Some of the most common symptoms of GERD include heartburn, coughing, lung irritation, throat irritation, and disrupted sleep. Another sign of GERD is burning chest pain that tends to gets worse after eating and after you lie down.
When Chest Pain is an Emergency
Many types of chest pain are generally harmless, including most types of rib and chest muscle soreness caused by COPD. In some cases, however, chest pain can be a sign of a life-threatening emergency like a heart attack, heart failure, or another serious cardiac event.
Unfortunately, the symptoms of major cardiac events vary significantly from person to person and can sometimes be very mild, which makes them difficult to detect. They can also be disguised by other health conditions, like COPD, which has symptoms that mimic and overlap with the same symptoms caused by heart problems.
That's why it's important to be familiar with your COPD symptoms and what kinds of pains and sensations are typical for you. The better you know your disease, the better you will able to detect if something is abnormal or wrong.
You should also know how to recognize the symptoms of a heart attack so you can better differentiate it from other symptoms that are caused by COPD.
Here are the major signs and symptoms of a major cardiac event:
- Chest pain that doesn't go away with rest
- Chest pain that is different or more severe than chest pain you've had in the past
- Pain that spreads from the chest to the left arm, back, or jaw
- Sudden feeling of pressure, tightness, crushing, or squeezing in your chest
- Sudden shortness of breath, especially if it doesn't go away with rest
- Sudden drop in blood pressure
- Extremely slow or rapid heartbeat
- Extremely rapid breathing
- Dizziness or lightheadedness
- Nausea or vomiting
- Weakness or losing the ability to stand or walk
- A sense of impending doom
- Confusion or disorientation
- A family history of heart disease
|Image from BruceBlouse.|
If you experience these symptoms and have any doubt about whether they are caused by a heart problem or COPD, you should seek medical attention immediately.
There are also some signs you can look for that indicate your chest pain is not related to your heart. However, it's important to realize that having one or more of these signs does not rule out a heart attack completely.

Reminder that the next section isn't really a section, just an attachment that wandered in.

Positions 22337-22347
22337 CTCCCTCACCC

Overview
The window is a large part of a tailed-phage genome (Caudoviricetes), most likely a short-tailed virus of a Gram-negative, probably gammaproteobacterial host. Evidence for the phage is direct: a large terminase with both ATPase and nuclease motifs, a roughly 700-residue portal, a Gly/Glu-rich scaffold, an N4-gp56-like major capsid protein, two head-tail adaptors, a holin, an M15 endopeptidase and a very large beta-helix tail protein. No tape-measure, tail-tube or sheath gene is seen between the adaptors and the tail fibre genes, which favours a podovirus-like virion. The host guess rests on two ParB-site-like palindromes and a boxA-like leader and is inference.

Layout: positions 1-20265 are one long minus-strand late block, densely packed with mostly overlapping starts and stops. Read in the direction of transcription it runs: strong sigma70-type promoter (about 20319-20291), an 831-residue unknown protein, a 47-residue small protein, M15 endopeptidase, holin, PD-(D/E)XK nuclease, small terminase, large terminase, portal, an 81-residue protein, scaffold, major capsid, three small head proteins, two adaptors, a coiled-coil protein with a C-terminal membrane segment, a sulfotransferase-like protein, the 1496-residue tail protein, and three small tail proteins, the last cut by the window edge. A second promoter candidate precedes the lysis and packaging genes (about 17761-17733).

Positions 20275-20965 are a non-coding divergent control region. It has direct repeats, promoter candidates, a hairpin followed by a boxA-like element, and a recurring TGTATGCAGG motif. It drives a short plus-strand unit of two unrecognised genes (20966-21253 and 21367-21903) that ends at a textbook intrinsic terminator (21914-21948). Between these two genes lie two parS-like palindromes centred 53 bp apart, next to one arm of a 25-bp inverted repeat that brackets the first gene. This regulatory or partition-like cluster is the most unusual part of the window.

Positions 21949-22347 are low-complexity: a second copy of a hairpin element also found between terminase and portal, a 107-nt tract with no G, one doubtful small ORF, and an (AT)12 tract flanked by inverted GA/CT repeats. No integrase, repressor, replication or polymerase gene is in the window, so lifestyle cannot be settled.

Here are some signs that your chest pain might not be caused by a cardiac event:
- You can pinpoint the specific location of the pain.
- The pain gets worse when you take in a deep breath, and subsides when you hold your breath for a few seconds.
- The pain gets worse when you move in a specific way or press in a specific spot on your chest, neck, or shoulder.
- The pain gets better with medication, such as antacids.
- The pain doesn't last very long and goes away quickly.
- The pain feels identical to pain you've felt before, at a time when you knew for a fact that it was not caused by a heart problem (e.g. chest pain that you had diagnosed as being caused by COPD).
How to Reduce Chest & Rib Pain Caused by COPD
Now that you have a better understanding of how COPD causes chest pain, let's look at what you can do about it. In the following sections, we'll introduce you to a plethora of effective tips and techniques you can use to reduce various types of chest and rib pain related to COPD.
Adjust Your Posture
|Image from Beth Scupham.|
There's a reason that good posture is considered to be so important in activities that rely on your breath, such as singing, public speaking, and playing wind instruments. The reason is that your posture can have a significant effect on your lung capacity and your overall ability to breathe.
When you sit or stand in a slouched posture, it scrunches up your chest and restricts how much your lungs can expand. This increases the effort it takes to breathe and puts extra pressure on your chest and ribs, which can cause them to become sore.
Good, straight posture, on the other hand, opens up your chest cavity and gives your lungs, diaphragm, and chest muscles much more room to move when you breathe. This relieves some of the strain on your ribs and breathing muscles, reducing chest soreness and other posture-related pain (e.g. back pain, neck pain, and shoulder pain).
The most important aspect of good posture is holding your back up straight, which means avoiding bent positions like hunching and slouching. You should also keep your chin up and your shoulders back while keeping your shoulder muscles relaxed.
You should also practice proper sleeping posture, which can reduce chest pressure and make it easier to breathe when you sleep. Avoid sleeping sitting up, as some people with COPD do, and try to find a comfortable position on your side or back instead.